During this period, it could very well come out that one of the two had Daenerys poisoned during her pregnancy. Daenerys already has sworn them a painful death after their rape and murder of the Lhazareen girl Eroeh. What more vengeance could they ask for by admitting to poison? Not much, but even if they decided to push that button, what would make Daenerys or the reader believe them? Not much, which makes one of these two a possible candidate, but an unlikely one.
Ser Jorah Mormont has been in love with Daenerys since the very first book, but not since the very first page. There was a time when Ser Mormont cared only about a pardon from Robert Baratheon and the leave to return to Westeros. When word gets out about a lordship for the lives of Viserys and Daenerys, he stops the wineseller that attempts to poison Daenerys, but who's to say he didn't slip her something else later, something that would only kill her son?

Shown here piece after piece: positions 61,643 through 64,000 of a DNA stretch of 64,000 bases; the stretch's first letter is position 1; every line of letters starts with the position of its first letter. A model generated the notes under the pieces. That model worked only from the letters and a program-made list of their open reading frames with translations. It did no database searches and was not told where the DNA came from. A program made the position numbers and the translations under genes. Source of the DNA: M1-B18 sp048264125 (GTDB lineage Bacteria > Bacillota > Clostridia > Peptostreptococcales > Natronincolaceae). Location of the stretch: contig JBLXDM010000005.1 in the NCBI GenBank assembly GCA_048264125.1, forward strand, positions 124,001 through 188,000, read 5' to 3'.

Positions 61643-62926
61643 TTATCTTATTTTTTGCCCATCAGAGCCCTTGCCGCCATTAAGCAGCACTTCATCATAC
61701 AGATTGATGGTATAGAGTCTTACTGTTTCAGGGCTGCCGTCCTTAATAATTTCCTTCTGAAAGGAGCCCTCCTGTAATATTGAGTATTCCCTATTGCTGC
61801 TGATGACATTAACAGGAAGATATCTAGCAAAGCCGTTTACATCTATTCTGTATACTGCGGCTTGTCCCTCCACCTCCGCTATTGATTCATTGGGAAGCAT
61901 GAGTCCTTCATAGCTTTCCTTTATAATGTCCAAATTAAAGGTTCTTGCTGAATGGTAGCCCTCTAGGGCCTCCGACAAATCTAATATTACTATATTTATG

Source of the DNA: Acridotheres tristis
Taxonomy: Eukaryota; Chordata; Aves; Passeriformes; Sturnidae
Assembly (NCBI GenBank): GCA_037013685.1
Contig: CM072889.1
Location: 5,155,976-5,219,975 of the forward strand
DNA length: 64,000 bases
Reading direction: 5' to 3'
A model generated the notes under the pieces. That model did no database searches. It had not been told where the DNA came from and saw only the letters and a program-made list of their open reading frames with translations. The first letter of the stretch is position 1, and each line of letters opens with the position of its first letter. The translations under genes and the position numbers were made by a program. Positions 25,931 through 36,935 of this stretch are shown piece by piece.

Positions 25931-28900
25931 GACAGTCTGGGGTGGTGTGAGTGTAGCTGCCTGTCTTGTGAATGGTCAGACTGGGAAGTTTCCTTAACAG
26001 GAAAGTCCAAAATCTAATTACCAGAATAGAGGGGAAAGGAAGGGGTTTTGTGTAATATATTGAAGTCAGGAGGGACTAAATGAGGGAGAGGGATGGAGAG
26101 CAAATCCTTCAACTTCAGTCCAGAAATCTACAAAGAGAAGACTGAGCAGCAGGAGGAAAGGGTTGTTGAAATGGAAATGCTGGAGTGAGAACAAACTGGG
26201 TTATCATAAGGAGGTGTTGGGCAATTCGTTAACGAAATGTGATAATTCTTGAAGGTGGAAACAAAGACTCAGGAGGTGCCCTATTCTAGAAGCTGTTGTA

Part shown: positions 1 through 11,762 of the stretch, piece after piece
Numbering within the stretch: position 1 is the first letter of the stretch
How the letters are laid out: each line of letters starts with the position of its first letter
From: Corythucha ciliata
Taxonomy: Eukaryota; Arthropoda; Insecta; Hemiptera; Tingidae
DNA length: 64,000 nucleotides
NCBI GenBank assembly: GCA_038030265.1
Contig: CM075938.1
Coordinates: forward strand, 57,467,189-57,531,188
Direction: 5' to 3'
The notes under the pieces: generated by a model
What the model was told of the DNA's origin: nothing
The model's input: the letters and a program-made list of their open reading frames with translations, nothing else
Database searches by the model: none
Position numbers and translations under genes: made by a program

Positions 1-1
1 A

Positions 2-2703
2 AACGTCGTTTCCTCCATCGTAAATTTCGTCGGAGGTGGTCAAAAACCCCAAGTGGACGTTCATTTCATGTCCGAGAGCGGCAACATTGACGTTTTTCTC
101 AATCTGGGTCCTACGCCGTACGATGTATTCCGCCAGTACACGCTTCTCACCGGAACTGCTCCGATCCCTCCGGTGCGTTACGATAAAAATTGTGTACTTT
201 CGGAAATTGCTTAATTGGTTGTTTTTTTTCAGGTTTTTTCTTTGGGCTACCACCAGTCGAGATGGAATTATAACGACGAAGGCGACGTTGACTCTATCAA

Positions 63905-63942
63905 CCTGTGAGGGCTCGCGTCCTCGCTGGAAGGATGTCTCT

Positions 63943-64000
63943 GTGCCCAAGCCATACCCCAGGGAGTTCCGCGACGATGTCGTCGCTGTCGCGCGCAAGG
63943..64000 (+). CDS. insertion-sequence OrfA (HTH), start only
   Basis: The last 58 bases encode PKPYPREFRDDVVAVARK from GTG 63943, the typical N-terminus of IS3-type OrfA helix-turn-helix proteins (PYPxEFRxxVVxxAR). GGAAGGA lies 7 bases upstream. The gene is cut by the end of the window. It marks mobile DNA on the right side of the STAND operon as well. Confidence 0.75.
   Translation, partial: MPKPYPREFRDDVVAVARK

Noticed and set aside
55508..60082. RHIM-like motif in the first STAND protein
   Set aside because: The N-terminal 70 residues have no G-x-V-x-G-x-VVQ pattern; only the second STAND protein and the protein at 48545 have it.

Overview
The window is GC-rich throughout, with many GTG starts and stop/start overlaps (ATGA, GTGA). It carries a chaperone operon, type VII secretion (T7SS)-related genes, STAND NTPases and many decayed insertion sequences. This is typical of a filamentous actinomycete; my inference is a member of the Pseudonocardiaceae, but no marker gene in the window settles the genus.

I admit that this is unlikely, and if it was Jorah it was likely due to being expressly manipulated for this exact purpose. But there is yet one more thing against this, that being the history books of Westeros he gifted Daenerys at her wedding, most of which she has yet to read, in Daenerys II, AGOT:
Ser Jorah Mormont apologized for his gift. “It is a small thing, my princess, but all a poor exile could afford,” he said as he laid a small stack of old books before her. They were histories and songs of the Seven Kingdoms, she saw, written in the Common Tongue. She thanked him with all her heart.